She vows to bury her brother so that his soul may gain the peace of the underworld. Antigone is torn between the law placed against burying her brother and her own thoughts of doing what she feels should be done for her family. Her intent is simply to give her brother, Polyneices, a proper burial so that she will follow "the laws of the gods." Antigone knows that she is in danger of being killed for her actions and she says, "I say that this crime is holy: I shall lie down with him in death, and I shall be as dear to him as he to me." Her own laws, or morals, drive her to break Creon's law placed against Polyneices burial.
It takes a lot of courage to stand up and defend an action or idea that is forbidden by society. This is what Antigone does in Sophocles' story Antigone. She clearly disobeys King Creon's order that no person should bury Antigone's brother, Polynices, which is punishable by penalty of death. In this case, is Antigone's decision the correct one? Her actions affect many of her other countrymen negatively because they cause problems within the royal family, disagreement among the people and directly relate to the death of three people including her own.
Like Clytaemnestra, Antigone lost her life due to the choices the emasculated men made in order for them to reestablish their dominance and masculinity in their respective societies. While Clytaemnestra and Antigone, two strong women, tried to bring justice and honor to their families, they ended up being put to death by men. These men believed that their pride was wounded by these two women’s actions. No individual should ever underestimate the vulnerability of the male ego and pride, especially in Ancient Greece. Works Cited The Oresteia by Aeschylus, Translated by Robert Fagles Antigone by Sophocles, Translated by David Greene and Richmond Lattimore
Sympathy is felt for Antigone because she was punished for take a stand for what she believed to be the right thing. Unfortunately the risk she took was going against her uncle Creon, who so happened to have power over her. It was a tragic situation that Antigone was to be killed for such a ridiculous crime. Although Antigone should not have been punished for that law she had broken, she was willing to accept her death sentence. She said to Creon, “These laws- I was not about to break them, not out of fear of some man’s wounded pride, and face the retribution of the gods.
Antigone’s crime is one many would not even consider a crime. In the play, Antigone, King Creon decrees that while Antigone’s first brother, Eteocles, can be buried, her other brother, Polyneices is not allowed to be put to rest and anyone who tries to bury him will be put to death themselves. Antigone, however, goes against Creon and buries Polyneices anyway. Antigone reasons that every dead soul deserves the same respect of being put to rest. She feels she is following the bigger laws of the Gods in burying her brother.
To her, a proper burial is the unwritten law of heaven, so she performs the last rites over her brother's body and is condemned to death. Sophocles portrays two strong-willed people, Creon and Antigone, in conflict in the play. Antigone's first priority is her family, while Creon's is his state. In trying to persuade her sister Ismene to help her bury her brother Polyneices, she states, "Now we shall soon find out / If you are true-born daughter of your line, / Or if you will disgrace your noble blood"(38-40). Antigone is telling Ismene that a true-born daughter shall always favor the family member.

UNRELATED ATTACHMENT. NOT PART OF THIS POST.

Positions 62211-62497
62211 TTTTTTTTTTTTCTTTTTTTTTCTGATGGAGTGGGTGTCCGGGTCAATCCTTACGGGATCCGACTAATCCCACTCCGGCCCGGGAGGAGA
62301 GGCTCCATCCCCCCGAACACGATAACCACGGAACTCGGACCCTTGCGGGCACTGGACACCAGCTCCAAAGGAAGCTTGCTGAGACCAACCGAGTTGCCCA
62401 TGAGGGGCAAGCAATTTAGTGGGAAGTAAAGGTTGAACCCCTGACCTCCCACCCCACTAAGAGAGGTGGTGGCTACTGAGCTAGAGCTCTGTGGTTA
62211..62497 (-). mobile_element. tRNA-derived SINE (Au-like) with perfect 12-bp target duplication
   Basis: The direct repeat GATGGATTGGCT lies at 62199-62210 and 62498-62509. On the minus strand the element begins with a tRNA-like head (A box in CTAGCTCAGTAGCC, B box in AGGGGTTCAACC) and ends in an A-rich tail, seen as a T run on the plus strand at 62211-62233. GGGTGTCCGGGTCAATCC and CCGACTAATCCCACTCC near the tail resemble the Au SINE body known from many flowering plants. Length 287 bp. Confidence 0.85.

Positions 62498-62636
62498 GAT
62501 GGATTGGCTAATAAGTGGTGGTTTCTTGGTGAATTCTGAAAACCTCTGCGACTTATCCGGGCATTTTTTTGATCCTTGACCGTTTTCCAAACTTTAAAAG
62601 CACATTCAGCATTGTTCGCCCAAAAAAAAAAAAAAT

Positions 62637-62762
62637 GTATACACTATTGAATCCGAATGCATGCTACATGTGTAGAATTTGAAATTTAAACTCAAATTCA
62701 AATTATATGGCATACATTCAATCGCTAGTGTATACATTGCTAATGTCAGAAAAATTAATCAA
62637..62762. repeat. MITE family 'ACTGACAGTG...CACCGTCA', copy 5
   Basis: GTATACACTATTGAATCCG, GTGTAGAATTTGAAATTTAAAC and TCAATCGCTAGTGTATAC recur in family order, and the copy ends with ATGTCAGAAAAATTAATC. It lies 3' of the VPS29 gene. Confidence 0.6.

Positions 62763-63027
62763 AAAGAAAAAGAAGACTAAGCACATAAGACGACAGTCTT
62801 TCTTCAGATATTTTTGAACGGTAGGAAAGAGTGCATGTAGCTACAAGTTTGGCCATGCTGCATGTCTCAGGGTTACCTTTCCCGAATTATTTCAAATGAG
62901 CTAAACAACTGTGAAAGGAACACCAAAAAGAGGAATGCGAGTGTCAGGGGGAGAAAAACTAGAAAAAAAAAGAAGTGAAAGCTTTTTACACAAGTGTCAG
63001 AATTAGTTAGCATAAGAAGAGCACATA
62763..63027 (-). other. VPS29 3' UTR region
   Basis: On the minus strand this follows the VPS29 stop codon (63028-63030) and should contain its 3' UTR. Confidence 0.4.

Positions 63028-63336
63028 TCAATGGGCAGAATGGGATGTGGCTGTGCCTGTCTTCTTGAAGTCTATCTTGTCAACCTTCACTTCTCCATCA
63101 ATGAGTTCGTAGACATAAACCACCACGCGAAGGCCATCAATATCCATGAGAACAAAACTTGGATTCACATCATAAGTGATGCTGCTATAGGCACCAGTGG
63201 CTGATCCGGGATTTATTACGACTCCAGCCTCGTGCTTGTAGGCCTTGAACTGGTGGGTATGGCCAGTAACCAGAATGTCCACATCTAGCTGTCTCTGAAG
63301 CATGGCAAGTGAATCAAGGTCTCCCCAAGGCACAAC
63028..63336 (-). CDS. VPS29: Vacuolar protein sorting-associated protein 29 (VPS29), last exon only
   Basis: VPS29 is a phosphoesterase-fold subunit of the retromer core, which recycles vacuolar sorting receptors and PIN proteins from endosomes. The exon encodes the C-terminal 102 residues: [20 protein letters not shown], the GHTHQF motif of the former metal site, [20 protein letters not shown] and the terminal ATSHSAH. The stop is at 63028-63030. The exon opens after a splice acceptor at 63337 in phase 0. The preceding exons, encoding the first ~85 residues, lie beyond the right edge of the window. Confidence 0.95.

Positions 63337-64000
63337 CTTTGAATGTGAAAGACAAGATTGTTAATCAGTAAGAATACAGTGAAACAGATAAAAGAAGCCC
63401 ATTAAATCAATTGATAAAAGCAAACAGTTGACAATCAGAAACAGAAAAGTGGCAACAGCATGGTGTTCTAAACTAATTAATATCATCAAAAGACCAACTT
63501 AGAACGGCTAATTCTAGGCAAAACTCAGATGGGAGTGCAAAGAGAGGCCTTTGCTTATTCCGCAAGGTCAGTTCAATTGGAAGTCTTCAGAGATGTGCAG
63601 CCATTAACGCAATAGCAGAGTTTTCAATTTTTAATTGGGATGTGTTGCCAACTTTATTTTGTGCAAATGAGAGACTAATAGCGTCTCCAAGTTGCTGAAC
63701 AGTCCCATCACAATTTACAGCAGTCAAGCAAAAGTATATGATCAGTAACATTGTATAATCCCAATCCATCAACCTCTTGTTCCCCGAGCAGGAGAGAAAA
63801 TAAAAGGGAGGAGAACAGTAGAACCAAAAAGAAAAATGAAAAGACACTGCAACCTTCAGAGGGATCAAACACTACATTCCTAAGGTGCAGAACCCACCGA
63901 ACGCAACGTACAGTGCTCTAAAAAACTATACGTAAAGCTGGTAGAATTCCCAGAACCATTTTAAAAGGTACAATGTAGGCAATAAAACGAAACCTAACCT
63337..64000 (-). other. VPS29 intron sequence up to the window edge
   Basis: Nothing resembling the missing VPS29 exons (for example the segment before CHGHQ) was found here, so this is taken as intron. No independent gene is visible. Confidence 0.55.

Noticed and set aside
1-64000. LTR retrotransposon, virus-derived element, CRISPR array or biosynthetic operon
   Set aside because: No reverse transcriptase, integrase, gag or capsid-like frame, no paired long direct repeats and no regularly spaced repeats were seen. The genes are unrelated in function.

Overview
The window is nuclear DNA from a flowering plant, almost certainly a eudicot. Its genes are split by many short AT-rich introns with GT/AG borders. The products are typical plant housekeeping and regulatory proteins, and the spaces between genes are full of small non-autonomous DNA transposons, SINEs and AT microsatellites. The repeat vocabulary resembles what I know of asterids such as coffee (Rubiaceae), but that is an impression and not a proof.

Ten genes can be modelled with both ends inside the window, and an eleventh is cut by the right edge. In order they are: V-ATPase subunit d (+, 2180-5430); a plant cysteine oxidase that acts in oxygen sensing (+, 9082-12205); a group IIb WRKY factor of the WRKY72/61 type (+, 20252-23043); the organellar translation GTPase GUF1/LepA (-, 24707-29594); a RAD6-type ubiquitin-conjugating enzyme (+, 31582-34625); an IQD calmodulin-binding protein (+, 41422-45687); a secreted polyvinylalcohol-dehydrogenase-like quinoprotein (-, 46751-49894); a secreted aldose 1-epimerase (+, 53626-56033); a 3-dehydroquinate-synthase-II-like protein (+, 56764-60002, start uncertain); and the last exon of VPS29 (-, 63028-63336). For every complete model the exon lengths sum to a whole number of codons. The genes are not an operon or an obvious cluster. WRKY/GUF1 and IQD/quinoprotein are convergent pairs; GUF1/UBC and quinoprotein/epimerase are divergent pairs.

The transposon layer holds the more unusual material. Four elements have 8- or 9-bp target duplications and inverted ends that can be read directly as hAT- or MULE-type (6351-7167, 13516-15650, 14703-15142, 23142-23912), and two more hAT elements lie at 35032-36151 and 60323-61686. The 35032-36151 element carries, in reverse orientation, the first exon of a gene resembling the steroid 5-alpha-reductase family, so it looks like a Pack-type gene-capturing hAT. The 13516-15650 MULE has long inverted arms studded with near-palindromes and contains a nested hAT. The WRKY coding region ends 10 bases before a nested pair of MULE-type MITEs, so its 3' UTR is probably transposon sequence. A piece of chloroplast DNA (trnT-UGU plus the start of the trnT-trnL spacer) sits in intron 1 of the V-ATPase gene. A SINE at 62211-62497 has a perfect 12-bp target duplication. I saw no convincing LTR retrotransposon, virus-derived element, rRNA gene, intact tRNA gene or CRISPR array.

Since Antigone decided to follow Zeus’ law, which states that all bodies must be buried, she defied Creon’s decree and buried Polyneices anyway. Caught by the guards, while burying her brother, Antigone was sent to a rocky chamber as punishment by Creon. Creon’s son, Haemon, was engaged to marry Antigone, but he along with the rest of the city thought Antigone’s death was unjust. Even after Teirsias, the blind prophet, warned Creon to release Antigone and bury Polyneices, Creon remained reluctant. Finally, Teirsias told Creon that the gods were going to punish him and Creon became worried.
The story of Antigone deals with Antigone’s brother who’s body has been left unburied because of crimes against the state. The sight of her brother being unburied drives Antigone to take action against the state and bury her brother regardless of the consequences. The concept of the Greek afterlife was far more important and sacred than living life itself. Everything they did while they were alive was to please the many gods they worshipped. They built temples for their Gods, made statues to symbolize their Gods, and had a different God to explain things that we now say are an act of mother nature.
Polyneices was Antigone’s brother, and she felt that as a result of divine law, he should have a burial in order for his soul to leave the Earth. As the king, Creon had decreed it against the law for anyone to bury Polyneices as a result of his deep treason against Thebes. For punishment, anyone who were to bury Polyneices would be killed. In respect to her brother, Antigone deeply
Antigone is guilty and although she is to be wed to Creon's son, Haemon. He sentences her to be put in a cave with food and water and let the gods decide what to do with her. He was warned by a blind profit not to do this, but he chooses to anyway, leaving him with a dead son, a dead wife, and self-imposed exile. Antigone had good reasons for her actions. She did obey the rules of her gods, which were that any dead body must be given a proper burial, with libatations.